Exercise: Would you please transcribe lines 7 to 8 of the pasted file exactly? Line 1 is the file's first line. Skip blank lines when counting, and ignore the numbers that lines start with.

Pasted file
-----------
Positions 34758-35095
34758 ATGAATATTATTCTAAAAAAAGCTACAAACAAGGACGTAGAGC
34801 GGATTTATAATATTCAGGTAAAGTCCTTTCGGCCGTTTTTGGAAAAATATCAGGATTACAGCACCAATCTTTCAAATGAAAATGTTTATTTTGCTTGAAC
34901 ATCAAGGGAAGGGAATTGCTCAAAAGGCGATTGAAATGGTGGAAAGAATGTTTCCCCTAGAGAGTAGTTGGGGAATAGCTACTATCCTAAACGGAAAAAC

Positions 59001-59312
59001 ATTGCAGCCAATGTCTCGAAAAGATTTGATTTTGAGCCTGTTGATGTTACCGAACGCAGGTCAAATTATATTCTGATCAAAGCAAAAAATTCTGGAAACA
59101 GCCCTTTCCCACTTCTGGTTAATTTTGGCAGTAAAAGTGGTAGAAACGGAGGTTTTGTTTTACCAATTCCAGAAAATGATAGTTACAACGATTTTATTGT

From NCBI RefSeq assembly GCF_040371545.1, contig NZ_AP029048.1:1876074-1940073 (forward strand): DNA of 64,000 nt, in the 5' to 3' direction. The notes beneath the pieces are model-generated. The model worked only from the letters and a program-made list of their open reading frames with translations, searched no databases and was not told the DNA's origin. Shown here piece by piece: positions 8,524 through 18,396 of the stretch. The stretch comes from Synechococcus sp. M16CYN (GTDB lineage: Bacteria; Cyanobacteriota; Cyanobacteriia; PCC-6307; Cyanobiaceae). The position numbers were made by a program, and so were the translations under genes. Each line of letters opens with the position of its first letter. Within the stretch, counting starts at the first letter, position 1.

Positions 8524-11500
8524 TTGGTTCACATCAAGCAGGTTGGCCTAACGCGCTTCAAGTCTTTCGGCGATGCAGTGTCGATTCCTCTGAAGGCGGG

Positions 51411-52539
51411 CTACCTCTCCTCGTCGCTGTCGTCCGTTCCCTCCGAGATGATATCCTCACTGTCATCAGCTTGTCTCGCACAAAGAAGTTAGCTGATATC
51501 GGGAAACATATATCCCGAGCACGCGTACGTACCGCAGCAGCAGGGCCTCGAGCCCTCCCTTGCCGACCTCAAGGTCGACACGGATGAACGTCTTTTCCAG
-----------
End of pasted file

59101 GCCCTTTCCCACTTCTGGTTAATTTTGGCAGTAAAAGTGGTAGAAACGGAGGTTTTGTTTTACCAATTCCAGAAAATGATAGTTACAACGATTTTATTGT

From NCBI RefSeq assembly GCF_040371545.1, contig NZ_AP029048.1:1876074-1940073 (forward strand): DNA of 64,000 nt, in the 5' to 3' direction. The notes beneath the pieces are model-generated. The model worked only from the letters and a program-made list of their open reading frames with translations, searched no databases and was not told the DNA's origin. Shown here piece by piece: positions 8,524 through 18,396 of the stretch. The stretch comes from Synechococcus sp. M16CYN (GTDB lineage: Bacteria; Cyanobacteriota; Cyanobacteriia; PCC-6307; Cyanobiaceae). The position numbers were made by a program, and so were the translations under genes. Each line of letters opens with the position of its first letter. Within the stretch, counting starts at the first letter, position 1.